A journalistic project that analyzes the footprint and year of construction of more than 12 million buildings throughout the country to map how the urban landscape of Spanish cities has changed in the last century. The investigation was published as a personalized article where the reader could select their year of birth and the texts and graphics of the piece are adapted to it. This way, every user will read their own and unique story.
This project compiled for the first time in a single database the cartographic plans of all the buildings currently standing throughout the Spanish territory. The map, which can be consulted by all readers, allows at a glance to understand and explain how Spanish cities have grown in the last century. The innovative format allowed readers to explore the heights of their buildings in three dimensions and also what it’s the age of their own house while we explained with personalized graphics and data the urban decisions that were made in each decade, along with the socioeconomic context of each moment. This story explored for the first time in Spain the personalization of the content based on the age of the reader: not only graphics but also part of the text is modified based on the year of birth selected by the user.
This project has proved that innovative narratives are useful and welcomed by elDiario.es users. The publication has been viewed by more than 200.000 users and it was one of the most read of the year in elDiario.es and also one of the articles that made most people suscribe and pay for elDiario.es during the year, according to our statistics. Added to this, the publication doubled the average time of view of a usual article in elDiario.es. It was also selected by the Global Investigative Journalism Network in his weekly TOP10 Journalism projects.
This sister project “Spain Lives in Flats”, published in 2021, won the Royal Statistical Society Award for Statistical Excellence in Journalism, a bronce medal at Information is Beautiful Awards and data visualization category at Digital Media Awards Worldwide (Awards), among other prizes.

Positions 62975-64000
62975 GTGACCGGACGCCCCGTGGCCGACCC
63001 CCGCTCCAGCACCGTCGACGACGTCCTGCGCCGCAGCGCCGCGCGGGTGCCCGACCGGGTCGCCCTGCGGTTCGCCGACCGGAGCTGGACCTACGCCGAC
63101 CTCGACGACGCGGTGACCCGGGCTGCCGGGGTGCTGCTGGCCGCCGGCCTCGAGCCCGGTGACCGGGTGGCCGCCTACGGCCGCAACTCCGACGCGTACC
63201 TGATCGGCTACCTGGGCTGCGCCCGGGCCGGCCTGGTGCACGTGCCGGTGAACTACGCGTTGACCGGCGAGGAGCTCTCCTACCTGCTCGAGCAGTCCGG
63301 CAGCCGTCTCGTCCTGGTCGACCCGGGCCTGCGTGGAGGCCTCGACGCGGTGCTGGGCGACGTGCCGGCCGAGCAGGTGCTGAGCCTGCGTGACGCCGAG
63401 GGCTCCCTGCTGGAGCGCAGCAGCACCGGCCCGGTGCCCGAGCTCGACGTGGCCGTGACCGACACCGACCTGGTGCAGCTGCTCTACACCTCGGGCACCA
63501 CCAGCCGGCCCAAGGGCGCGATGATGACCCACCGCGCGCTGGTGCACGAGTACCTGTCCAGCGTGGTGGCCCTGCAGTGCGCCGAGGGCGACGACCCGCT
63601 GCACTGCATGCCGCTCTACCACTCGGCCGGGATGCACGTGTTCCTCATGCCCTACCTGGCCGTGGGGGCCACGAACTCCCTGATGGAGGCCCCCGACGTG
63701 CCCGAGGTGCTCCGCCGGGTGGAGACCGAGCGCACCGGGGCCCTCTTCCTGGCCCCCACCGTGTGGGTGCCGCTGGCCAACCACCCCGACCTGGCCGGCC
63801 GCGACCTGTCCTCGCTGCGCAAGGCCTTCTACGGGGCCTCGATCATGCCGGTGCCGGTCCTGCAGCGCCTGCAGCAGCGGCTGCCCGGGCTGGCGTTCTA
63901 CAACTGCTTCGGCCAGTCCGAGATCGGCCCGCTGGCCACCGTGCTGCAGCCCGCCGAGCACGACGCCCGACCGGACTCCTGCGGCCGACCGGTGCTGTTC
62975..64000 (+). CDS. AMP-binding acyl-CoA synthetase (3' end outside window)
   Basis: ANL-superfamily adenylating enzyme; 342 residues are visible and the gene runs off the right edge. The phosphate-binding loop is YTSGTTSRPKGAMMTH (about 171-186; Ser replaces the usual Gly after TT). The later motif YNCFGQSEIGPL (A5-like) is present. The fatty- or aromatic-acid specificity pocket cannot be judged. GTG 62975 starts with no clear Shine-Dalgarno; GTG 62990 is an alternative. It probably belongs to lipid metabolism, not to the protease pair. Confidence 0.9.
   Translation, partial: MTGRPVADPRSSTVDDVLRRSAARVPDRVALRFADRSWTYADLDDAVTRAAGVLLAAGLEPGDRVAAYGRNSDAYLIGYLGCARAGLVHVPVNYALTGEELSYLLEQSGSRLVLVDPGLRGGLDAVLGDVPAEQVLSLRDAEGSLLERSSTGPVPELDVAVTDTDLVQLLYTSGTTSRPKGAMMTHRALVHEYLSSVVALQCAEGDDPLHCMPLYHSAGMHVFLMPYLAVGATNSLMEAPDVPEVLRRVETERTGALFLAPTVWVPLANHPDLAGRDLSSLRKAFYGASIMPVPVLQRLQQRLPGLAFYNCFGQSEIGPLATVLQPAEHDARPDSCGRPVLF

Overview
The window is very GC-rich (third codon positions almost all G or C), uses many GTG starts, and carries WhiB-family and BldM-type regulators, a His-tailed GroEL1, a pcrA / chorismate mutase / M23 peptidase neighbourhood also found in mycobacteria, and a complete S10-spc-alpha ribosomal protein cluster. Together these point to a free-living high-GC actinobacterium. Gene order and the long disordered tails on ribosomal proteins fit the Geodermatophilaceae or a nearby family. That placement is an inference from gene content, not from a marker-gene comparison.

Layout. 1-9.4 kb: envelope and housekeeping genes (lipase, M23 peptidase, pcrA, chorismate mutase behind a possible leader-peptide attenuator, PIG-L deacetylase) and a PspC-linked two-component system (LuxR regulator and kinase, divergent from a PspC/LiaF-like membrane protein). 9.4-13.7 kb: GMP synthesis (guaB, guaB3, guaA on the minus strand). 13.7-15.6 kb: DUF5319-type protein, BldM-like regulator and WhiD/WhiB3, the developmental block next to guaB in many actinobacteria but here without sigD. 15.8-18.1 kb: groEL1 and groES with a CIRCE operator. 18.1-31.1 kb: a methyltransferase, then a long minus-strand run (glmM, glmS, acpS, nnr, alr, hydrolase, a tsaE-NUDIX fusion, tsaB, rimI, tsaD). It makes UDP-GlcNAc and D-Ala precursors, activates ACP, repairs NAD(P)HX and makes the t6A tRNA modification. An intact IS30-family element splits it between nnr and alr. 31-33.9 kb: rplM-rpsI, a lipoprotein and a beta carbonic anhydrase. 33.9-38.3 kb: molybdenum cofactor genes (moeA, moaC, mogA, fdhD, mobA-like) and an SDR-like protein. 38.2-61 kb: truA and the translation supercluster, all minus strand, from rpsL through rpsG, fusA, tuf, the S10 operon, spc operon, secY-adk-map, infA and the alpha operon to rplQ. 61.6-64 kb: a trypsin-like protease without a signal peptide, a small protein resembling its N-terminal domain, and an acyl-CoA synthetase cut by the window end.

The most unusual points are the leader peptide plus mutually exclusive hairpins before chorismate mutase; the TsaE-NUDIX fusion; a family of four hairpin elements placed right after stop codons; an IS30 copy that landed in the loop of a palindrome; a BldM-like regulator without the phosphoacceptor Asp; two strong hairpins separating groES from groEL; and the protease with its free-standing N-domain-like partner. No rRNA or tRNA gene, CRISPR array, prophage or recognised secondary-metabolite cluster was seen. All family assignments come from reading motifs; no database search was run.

Context about the project:
The hardest part of the project was compiling and automating the download of the building footprint of more than 12 million buildings throughout Spain and processing that amount of information. We created an R script that downloaded cadastral data of the buildings of more than 7,600 municipalities, one by one. The total size of the downloaded files exceeded 200GB on hard disk. During the processing of the data, the journalists found errors in the files that were later corrected after notifying the cadastral institution.
Then, we processed and joined in R all downloaded files to have a single database with the details of all the buildings in Spain. For example, we verified the data of 12 million buildings, we calculated the height of every building from the part that occupies the most built volume in the plans and we extracted the date of the building from the start of construction. All these processes were repeated several times during the year due to the publication of corrections and allowed us for the first time in Spain to have a database with the age of construction of all the buildings in the country.
In addition, Tippecanoe was used with different configurations to reduce the size of the files and thus be able to work with it in Mapbox.
What can other journalists learn from this project?
This project shows how the information available in national cadastres could be exploited in other countries to explain the urban planning of each territory and to tell stories of how other cities were built. The page format and personalized visualization are also part of one of elDiario.es’ long-term bet to give their readers informative content in innovative format by promoting collaborative work between traditional journalists and the data and visualization team.